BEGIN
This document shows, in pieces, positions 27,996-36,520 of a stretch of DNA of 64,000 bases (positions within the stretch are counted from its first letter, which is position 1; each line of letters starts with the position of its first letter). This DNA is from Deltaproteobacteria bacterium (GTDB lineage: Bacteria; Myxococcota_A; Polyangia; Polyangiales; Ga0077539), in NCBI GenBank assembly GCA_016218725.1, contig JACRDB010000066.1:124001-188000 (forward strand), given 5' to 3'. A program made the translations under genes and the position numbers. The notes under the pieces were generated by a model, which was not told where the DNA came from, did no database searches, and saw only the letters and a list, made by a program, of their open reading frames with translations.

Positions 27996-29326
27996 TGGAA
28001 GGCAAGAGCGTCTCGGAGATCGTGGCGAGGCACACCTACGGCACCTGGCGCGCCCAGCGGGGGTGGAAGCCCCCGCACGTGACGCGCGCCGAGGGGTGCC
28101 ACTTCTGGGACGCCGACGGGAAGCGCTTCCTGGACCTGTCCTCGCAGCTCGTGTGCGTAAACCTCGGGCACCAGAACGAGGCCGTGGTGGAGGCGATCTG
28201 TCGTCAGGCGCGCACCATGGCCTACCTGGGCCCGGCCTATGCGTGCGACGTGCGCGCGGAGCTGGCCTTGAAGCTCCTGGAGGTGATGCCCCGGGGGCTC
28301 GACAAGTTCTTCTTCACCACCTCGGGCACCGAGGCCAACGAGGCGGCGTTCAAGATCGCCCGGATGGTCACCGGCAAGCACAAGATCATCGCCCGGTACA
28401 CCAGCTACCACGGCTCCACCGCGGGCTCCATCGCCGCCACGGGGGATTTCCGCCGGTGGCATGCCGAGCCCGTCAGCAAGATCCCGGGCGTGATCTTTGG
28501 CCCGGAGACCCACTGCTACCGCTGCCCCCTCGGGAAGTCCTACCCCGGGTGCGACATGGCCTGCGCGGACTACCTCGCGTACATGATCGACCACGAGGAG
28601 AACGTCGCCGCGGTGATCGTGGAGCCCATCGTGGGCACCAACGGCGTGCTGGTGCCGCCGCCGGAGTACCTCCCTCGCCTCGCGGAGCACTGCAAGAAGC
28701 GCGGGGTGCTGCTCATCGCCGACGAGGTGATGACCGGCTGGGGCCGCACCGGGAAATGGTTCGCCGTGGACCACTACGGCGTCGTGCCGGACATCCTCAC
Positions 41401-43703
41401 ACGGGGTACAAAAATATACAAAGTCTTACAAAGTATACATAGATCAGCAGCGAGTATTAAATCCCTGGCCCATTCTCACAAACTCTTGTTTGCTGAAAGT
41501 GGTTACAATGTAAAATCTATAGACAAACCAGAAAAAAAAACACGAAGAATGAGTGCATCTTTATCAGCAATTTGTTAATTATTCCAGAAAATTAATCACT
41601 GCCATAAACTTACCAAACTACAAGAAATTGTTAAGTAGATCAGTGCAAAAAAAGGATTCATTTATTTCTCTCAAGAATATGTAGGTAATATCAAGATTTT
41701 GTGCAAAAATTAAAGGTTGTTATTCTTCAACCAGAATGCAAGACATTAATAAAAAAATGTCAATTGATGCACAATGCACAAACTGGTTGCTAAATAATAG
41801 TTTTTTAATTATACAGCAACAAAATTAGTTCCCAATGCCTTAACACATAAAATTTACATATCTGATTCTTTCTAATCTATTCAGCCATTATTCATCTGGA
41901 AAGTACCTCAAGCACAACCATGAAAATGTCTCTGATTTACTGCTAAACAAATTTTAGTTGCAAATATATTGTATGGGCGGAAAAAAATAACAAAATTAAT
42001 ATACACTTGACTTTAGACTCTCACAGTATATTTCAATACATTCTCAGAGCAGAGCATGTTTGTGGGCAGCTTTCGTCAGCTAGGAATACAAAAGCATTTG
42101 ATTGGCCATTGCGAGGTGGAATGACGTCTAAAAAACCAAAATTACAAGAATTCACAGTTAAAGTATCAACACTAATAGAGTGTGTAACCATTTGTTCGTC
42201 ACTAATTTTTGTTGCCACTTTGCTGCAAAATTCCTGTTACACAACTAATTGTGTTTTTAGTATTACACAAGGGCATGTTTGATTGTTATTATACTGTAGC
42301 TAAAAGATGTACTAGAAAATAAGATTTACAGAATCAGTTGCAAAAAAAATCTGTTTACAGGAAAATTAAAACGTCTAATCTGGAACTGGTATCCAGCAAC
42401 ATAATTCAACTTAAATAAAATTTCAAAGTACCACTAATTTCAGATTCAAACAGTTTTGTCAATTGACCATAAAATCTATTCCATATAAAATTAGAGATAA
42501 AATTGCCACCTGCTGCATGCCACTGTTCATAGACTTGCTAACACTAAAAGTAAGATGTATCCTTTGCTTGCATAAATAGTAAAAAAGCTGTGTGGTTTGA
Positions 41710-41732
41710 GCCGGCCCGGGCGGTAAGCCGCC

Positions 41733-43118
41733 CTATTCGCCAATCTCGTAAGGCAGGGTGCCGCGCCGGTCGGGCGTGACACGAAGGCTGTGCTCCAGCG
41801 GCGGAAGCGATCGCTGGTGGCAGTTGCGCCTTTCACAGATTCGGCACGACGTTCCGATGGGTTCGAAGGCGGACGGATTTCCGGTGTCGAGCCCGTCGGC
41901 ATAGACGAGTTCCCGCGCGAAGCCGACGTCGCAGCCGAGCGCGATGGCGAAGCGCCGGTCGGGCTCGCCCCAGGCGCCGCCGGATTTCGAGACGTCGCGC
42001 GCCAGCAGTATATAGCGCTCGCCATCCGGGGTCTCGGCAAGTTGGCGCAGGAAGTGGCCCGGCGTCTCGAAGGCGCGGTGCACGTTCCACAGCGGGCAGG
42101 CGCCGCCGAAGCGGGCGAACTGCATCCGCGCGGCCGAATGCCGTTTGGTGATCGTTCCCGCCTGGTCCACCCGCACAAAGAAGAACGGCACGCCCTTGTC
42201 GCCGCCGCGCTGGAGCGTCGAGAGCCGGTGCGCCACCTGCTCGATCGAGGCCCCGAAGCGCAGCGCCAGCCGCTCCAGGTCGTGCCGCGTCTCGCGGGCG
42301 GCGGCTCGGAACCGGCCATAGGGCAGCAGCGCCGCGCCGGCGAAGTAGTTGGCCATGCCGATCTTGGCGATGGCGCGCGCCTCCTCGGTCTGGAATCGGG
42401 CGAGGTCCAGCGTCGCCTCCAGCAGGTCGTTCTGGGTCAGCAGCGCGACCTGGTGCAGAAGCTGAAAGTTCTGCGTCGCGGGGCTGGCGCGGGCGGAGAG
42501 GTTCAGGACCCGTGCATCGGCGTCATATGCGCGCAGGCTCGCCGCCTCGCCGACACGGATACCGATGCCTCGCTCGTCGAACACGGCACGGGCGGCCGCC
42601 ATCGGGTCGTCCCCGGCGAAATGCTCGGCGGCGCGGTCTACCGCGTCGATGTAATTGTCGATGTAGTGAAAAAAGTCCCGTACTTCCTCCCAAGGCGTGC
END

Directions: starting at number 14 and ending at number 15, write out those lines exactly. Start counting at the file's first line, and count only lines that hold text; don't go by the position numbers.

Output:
41501 GGTTACAATGTAAAATCTATAGACAAACCAGAAAAAAAAACACGAAGAATGAGTGCATCTTTATCAGCAATTTGTTAATTATTCCAGAAAATTAATCACT
41601 GCCATAAACTTACCAAACTACAAGAAATTGTTAAGTAGATCAGTGCAAAAAAAGGATTCATTTATTTCTCTCAAGAATATGTAGGTAATATCAAGATTTT